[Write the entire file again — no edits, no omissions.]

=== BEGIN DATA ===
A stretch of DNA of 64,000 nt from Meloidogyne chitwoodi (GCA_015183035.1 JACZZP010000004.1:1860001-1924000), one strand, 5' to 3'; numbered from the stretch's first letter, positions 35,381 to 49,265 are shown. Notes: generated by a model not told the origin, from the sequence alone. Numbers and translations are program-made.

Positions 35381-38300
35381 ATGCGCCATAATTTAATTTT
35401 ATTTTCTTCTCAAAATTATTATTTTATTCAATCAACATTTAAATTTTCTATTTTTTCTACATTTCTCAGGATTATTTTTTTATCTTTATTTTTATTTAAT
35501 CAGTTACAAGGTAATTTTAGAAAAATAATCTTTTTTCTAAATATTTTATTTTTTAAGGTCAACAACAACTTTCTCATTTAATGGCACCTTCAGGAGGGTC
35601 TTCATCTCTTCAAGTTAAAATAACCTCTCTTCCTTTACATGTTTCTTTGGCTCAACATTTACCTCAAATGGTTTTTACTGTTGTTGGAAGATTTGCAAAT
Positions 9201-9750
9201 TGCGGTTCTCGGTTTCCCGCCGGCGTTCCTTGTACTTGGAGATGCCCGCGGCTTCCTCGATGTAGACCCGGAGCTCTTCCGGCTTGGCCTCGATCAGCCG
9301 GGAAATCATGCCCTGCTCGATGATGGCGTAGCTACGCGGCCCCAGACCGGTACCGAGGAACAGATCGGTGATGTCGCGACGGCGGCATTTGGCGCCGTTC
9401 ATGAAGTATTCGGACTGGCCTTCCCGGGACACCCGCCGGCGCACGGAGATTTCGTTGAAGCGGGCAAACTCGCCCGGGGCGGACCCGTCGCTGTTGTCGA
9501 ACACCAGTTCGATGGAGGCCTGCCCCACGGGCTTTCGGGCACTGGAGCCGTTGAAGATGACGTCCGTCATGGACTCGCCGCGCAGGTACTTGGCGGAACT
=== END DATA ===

A stretch of DNA of 64,000 nt from Meloidogyne chitwoodi (GCA_015183035.1 JACZZP010000004.1:1860001-1924000), one strand, 5' to 3'; numbered from the stretch's first letter, positions 35,381 to 49,265 are shown. Notes: generated by a model not told the origin, from the sequence alone. Numbers and translations are program-made.

Positions 35381-38300
35381 ATGCGCCATAATTTAATTTT
35401 ATTTTCTTCTCAAAATTATTATTTTATTCAATCAACATTTAAATTTTCTATTTTTTCTACATTTCTCAGGATTATTTTTTTATCTTTATTTTTATTTAAT
35501 CAGTTACAAGGTAATTTTAGAAAAATAATCTTTTTTCTAAATATTTTATTTTTTAAGGTCAACAACAACTTTCTCATTTAATGGCACCTTCAGGAGGGTC
35601 TTCATCTCTTCAAGTTAAAATAACCTCTCTTCCTTTACATGTTTCTTTGGCTCAACATTTACCTCAAATGGTTTTTACTGTTGTTGGAAGATTTGCAAAT
Positions 9201-9750
9201 TGCGGTTCTCGGTTTCCCGCCGGCGTTCCTTGTACTTGGAGATGCCCGCGGCTTCCTCGATGTAGACCCGGAGCTCTTCCGGCTTGGCCTCGATCAGCCG
9301 GGAAATCATGCCCTGCTCGATGATGGCGTAGCTACGCGGCCCCAGACCGGTACCGAGGAACAGATCGGTGATGTCGCGACGGCGGCATTTGGCGCCGTTC
9401 ATGAAGTATTCGGACTGGCCTTCCCGGGACACCCGCCGGCGCACGGAGATTTCGTTGAAGCGGGCAAACTCGCCCGGGGCGGACCCGTCGCTGTTGTCGA
9501 ACACCAGTTCGATGGAGGCCTGCCCCACGGGCTTTCGGGCACTGGAGCCGTTGAAGATGACGTCCGTCATGGACTCGCCGCGCAGGTACTTGGCGGAACT